In 2011, the preserved remains of a Steppe bison (Bison priscus) — an ancient relative of modern bison — was uncovered by a tribe in North Siberia's Yana-Indigirka Lowland. Researchers have performed a thorough necropsy, or autopsy, of the frozen creature, and the results are being presented today (Nov. 6) at a conference in Berlin. The findings will also be published in an upcoming edition of the Journal of Vertebrate Paleontology. Here's a look at this incredible, ancient creature: [Read full story about the bison mummy]
Bison brain scan
The freezing conditions of northern Siberia left the Yukagir bison mummy's brain — as well as all of its other internal organs — almost perfectly persevered. The researchers performed a computerized tomography, or CT, scan on the mummy's brain, an image of which can be seen here. In the months to come, the researchers will compare the data they gather about this ancient animal's organs to data they've collected from modern specimens of American bison (Bison bison). (Credit: Dr. Albert Protopopov)
Bison mummy discovery
Members of the Yukagir tribe in the Yana-Indigirka Lowland of northern Siberia discovered the bison mummy along the melting shores of a lake. The mummy was loaned to a regional Academy of Science, where it was kept frozen until it could be thoroughly examined by researchers. (Credit: Grigory Gorokhov)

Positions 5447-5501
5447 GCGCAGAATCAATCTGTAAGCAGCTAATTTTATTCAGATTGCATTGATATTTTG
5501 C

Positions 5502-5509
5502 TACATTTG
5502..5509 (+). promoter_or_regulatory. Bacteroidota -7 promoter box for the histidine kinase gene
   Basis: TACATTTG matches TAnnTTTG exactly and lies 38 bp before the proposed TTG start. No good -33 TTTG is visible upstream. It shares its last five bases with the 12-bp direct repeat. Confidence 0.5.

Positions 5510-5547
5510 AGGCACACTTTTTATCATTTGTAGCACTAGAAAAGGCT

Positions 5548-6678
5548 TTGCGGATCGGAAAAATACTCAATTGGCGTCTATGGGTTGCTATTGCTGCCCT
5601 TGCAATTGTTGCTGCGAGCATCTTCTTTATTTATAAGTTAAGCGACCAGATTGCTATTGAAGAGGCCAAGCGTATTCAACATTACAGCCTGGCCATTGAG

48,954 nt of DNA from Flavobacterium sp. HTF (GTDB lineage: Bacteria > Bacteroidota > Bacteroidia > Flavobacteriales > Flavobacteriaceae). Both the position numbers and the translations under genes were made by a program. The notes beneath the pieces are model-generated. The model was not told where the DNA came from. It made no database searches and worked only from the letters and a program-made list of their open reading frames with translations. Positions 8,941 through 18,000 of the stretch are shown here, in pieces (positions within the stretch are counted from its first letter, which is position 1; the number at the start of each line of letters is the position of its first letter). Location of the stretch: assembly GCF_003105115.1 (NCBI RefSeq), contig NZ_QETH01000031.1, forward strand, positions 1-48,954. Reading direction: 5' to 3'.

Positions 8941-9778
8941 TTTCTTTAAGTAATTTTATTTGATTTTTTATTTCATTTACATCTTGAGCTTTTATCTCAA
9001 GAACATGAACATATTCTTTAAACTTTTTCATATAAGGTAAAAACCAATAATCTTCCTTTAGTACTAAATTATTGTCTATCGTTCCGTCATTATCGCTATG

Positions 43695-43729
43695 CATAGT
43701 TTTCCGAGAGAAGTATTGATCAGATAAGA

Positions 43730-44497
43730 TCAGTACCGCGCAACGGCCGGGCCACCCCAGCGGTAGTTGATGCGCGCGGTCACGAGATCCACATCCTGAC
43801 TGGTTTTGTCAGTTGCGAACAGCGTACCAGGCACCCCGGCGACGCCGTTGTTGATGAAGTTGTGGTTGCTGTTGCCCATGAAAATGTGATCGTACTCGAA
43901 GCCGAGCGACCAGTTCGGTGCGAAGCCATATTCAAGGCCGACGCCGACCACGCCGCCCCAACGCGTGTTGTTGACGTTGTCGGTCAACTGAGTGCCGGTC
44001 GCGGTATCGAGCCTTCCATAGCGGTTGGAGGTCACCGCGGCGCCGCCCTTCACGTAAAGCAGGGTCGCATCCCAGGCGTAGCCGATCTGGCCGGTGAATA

This specimen is the most complete frozen mummy of the Steppe bison yet known, the researchers said. The so-called Yukagir bison mummy has a complete brain, heart, digestive system and blood vessels, but some of the animal's organs have shrunk significantly over time. (Credit: Dr. Gennady Boeskorov)
The brain and other internal organs of the bison mummy were well preserved after nearly 10,000 years in the frozen ground. (Credit: Dr. Evgeny Maschenko)
Frozen in time
The necropsy revealed a relatively normal anatomy with no obvious cause of death. The procedure did, however, find a lack of fat around the animal's abdomen, which suggests the animal may have died from starvation. (Credit: Dr. Evgeny Maschenko)
Russian scientists, including researchers at the Russian Academy of Sciences and the Paleontological Institute in Moscow, are some of the people involved with the project. (Credit: Dr. Natalia Serduk)
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Elizabeth is a former Live Science associate editor and current director of audience development at the Chamber of Commerce. She graduated with a bachelor of arts degree from George Washington University. Elizabeth has traveled throughout the Americas, studying political systems and indigenous cultures and teaching English to students of all ages.